I’m a teacher and I’ll admit it. There were times when I would have liked to have given some children in my class more individual attention and support this year.
As the end of the school year draws to a close, teachers are delivering final curriculum, organising end-of-year school activities and concerts, marking assignments, attending interviews with parents, and giving students the one-on-one tuition they need to do well in exams.
This is in addition to the planning and preparation for classes, meetings with colleagues, and maintaining an engaging and stimulating learning environment for students that we maintain all year round.
My family has come to accept that I come home late, tired, overwhelmed and that class planning must be done on the weekend and student assessment in the evenings.
I’m not unique. All of my colleagues are taking more and more work home, with many expected to be available to parents and students 24 hours a day, and facing ever-growing mounds of paperwork. I don’t always have time to consider the individual learning and developmental needs of all the children in my classes, and plan to meet their needs.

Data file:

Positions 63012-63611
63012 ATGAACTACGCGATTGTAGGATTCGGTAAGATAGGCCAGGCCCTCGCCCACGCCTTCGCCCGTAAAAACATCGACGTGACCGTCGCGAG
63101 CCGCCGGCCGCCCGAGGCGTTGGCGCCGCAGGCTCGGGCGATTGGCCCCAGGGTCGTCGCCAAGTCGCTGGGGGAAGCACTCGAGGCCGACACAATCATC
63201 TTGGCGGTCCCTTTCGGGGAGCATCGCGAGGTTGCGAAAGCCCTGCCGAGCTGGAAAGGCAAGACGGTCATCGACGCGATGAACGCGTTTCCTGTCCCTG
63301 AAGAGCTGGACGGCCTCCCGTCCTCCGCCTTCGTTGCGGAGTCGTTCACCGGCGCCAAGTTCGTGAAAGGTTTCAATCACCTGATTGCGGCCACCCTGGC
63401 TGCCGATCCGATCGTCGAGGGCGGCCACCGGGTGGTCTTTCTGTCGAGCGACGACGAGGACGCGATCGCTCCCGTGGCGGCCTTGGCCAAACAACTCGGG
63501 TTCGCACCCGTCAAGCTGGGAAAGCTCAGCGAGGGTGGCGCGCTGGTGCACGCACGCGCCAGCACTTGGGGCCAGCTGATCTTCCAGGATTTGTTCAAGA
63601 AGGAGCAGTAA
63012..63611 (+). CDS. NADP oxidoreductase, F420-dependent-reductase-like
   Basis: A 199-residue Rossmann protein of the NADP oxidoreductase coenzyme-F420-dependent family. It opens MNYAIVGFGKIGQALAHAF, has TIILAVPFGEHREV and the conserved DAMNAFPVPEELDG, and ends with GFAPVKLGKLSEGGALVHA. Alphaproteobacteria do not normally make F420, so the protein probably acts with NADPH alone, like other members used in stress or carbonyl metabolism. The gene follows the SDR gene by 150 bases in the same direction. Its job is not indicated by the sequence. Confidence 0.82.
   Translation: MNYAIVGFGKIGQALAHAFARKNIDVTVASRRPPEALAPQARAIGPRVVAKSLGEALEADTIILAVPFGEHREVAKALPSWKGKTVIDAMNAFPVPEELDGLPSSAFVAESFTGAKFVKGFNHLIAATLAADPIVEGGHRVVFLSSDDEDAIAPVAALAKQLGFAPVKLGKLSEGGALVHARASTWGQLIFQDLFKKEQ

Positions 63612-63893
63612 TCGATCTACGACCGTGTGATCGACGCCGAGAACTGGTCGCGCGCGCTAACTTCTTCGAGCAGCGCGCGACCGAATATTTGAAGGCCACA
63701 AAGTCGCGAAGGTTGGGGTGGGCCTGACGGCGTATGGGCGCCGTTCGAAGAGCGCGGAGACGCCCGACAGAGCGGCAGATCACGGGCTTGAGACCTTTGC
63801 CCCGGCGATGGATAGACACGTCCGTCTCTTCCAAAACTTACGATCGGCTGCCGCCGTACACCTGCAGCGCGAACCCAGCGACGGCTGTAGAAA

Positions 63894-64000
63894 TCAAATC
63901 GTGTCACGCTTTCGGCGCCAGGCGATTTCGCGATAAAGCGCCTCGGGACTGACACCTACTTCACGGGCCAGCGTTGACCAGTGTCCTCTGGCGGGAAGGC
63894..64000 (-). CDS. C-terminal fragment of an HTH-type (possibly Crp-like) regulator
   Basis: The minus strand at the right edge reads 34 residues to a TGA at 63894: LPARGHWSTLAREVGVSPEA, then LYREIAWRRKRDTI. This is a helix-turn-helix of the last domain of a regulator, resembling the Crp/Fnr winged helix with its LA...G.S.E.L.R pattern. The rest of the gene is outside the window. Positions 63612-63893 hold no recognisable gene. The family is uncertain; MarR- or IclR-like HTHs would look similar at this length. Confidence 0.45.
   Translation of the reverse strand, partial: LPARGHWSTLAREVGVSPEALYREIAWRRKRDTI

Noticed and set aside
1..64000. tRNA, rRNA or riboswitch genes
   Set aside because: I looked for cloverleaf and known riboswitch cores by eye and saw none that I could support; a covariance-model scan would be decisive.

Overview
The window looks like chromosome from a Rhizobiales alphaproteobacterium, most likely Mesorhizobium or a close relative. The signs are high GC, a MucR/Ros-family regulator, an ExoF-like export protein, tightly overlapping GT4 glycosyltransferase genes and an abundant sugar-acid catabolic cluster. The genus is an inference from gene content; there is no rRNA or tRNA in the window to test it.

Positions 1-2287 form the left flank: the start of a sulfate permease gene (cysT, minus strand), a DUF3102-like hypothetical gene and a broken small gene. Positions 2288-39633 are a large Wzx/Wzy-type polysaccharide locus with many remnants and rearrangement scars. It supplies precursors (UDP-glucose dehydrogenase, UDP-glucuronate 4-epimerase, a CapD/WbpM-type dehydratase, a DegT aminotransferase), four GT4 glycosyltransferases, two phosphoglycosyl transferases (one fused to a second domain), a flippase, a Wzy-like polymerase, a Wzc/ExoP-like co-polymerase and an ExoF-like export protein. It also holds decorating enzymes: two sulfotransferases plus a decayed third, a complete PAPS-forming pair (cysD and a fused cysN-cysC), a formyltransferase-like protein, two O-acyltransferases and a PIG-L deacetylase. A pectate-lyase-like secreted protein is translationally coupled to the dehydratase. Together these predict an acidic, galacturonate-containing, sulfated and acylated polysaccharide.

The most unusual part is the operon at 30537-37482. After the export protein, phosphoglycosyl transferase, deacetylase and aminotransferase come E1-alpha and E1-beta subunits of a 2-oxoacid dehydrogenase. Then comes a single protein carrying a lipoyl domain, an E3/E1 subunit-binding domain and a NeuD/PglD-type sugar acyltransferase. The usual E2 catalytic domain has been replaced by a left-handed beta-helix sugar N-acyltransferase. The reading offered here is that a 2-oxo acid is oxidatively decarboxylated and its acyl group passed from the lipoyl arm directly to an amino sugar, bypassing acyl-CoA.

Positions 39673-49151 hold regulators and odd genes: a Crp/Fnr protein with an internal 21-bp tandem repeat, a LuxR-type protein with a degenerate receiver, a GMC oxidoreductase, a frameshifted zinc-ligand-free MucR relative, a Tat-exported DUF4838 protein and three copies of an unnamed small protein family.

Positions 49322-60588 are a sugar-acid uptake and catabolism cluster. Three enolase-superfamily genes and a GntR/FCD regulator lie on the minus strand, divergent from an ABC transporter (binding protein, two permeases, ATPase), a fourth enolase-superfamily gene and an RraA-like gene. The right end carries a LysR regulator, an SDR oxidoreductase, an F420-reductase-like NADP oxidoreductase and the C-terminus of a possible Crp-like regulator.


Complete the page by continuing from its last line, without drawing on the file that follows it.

Many times, when the demands have become too overwhelming, I have considered leaving the profession. I weigh up the passion I have for seeing my students succeed against the impact of that stress on my health and my family.
Teachers work an average 15 hours of unpaid overtime each week. Despite the complexity of the work, the unpaid hours and the stress, I often hear the fabled refrain that teachers ‘have a charmed life’ with a holiday break over Christmas.
The reality isn’t so charming. Spread the average 53 hours a week that teachers work over a full working year, and teachers are not even getting the mandated four weeks of annual leave.
Welcome parents to the sticky world of This Glorious Mess. Post continues after podcast.
The personal impact isn’t actually my most pressing concern. I am troubled that students miss out when teachers are under unreasonable pressure, pulled in all directions.
I have students with special needs in my class. I have students who need welfare support, and students who would benefit from extension programs. I want to be able to give every student who walks through my classroom door the attention they require to develop the knowledge and skills they’ll need to succeed.